Under the direction of Lake Russell, the Fighting Parsons lost only 11 games in his first four years and Slim was the main reason. According to accounts of the newspapers, Slim would stay on one end of the floor while his teammates pressed the ball. There was no goaltending rule back then, so Slim would often just reach up and poke the ball out of the basket before it went down.
In a 1927 game against Milligan, Shoun single handedly outscored the Buffaloes in a 49-19 win with 21 points. Johnson City Press-Chronicle reporter Tobe Edwards wrote in the postgame article: “How are you going to guard airplanes if they won’t let you use shotguns?”
After his illustrious career at C-N ended in 1927, Shoun moved on to the professional ranks where he was first signed by the Chicago Bruins and was later traded to the Fort Wayne Hoosiers.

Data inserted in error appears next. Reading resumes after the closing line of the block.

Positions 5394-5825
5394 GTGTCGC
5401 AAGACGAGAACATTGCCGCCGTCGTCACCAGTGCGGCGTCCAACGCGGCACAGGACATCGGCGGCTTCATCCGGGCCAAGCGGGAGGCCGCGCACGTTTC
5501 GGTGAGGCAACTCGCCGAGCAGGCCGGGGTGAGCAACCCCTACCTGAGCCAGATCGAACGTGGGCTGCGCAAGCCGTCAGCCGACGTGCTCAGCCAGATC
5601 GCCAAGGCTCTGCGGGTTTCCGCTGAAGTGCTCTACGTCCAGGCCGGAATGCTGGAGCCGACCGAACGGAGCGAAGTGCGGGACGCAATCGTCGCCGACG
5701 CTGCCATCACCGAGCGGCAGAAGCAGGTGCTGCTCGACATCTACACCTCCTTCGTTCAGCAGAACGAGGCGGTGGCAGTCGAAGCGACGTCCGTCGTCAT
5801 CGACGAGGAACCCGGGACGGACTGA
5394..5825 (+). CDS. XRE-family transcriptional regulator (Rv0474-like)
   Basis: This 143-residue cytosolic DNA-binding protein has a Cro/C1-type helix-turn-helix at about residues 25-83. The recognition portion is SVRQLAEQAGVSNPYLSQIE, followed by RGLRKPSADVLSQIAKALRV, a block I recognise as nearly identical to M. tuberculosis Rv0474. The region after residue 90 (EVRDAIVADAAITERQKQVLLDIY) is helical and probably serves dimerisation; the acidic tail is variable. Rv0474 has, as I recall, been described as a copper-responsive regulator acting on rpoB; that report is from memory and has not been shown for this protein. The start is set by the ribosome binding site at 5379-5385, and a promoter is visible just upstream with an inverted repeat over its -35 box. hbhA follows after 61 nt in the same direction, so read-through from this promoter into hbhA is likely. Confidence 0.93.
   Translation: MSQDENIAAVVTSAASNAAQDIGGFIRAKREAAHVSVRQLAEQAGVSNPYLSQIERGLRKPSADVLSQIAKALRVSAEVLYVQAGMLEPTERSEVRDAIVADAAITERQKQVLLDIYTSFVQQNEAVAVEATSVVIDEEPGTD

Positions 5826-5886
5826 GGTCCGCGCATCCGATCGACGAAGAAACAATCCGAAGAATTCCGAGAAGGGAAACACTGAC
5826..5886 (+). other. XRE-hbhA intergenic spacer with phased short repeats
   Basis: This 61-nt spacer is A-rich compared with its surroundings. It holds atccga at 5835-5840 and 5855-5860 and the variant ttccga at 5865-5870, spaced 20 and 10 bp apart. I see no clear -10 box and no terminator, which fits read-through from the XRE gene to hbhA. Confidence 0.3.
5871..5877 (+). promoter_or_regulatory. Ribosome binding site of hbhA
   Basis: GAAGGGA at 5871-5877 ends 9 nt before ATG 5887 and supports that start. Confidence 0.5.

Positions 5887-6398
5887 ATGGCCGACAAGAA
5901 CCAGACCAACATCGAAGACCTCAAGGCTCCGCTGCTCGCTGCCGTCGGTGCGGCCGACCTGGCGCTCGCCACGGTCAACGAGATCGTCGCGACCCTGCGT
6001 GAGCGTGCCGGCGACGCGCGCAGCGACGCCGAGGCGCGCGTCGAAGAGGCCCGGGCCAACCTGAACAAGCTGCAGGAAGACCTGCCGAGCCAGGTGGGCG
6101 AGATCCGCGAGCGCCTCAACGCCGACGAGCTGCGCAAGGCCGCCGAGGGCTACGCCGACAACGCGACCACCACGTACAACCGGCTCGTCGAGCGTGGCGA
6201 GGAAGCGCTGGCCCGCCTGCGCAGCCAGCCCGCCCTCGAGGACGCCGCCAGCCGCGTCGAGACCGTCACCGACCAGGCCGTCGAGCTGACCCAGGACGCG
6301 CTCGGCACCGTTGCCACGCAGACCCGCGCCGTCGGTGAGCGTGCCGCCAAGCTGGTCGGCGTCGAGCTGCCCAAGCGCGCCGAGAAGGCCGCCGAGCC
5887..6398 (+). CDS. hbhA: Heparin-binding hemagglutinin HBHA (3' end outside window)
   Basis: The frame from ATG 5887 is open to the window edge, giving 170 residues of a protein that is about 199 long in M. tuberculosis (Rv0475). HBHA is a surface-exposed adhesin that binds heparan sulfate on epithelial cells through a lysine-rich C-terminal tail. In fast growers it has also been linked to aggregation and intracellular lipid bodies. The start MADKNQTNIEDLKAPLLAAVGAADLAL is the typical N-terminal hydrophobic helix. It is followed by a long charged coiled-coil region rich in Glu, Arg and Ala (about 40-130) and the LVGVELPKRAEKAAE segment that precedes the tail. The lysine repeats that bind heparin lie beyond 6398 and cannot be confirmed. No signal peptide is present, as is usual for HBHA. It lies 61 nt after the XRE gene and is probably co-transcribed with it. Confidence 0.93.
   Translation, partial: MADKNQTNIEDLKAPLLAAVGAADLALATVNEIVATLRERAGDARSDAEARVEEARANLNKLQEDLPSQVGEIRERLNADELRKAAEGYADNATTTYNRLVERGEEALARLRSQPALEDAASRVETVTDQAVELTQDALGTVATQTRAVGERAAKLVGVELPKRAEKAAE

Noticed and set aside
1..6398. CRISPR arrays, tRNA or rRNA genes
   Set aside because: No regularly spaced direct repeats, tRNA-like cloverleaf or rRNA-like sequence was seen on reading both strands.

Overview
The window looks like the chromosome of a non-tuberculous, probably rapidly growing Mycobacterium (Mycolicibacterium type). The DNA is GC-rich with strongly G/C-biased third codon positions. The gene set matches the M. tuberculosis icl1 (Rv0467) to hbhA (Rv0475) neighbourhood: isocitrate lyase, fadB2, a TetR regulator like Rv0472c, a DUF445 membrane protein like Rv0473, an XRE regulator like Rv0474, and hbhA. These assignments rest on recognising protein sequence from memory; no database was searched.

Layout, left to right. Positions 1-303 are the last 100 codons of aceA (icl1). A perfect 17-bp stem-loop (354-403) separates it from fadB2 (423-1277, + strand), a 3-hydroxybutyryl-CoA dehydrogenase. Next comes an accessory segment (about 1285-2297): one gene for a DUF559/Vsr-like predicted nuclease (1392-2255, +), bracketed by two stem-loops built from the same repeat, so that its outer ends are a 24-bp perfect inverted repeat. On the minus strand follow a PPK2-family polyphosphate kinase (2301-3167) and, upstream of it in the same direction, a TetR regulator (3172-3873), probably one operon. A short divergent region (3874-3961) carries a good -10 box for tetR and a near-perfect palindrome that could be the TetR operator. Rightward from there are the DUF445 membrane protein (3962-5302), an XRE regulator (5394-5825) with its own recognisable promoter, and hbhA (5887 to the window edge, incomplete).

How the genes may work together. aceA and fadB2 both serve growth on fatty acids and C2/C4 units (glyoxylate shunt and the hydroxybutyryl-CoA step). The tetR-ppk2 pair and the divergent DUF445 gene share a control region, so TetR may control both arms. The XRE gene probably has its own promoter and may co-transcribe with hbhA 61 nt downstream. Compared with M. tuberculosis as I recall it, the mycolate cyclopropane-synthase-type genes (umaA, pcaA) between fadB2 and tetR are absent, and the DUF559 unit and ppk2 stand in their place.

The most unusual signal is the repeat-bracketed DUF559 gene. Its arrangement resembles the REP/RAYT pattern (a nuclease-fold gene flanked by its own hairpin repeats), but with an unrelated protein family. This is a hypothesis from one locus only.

After bouncing the league for a couple more years, Slim finally settled in Akron and played for the Firestone Non-Skids of the National Basketball League in 1930.
Another star on the team was legendary Pound, Va., native Glenn Roberts.
In the 1938-39 season, the Non-Skids won the NBL title, defeating the Oshkosh All-Stars in three games.
Despite his huge height advantage — most players of the day were on average a foot shorter — Slim was never a dominant player in the pros. He averaged 2.0 points a game, but was garnered for jump balls — because the center-jump rule was still in play — and rebounds. After his retirement in 1940, he stayed on as an employee of Firestone for 42 years before passing away in 1983 in Akron.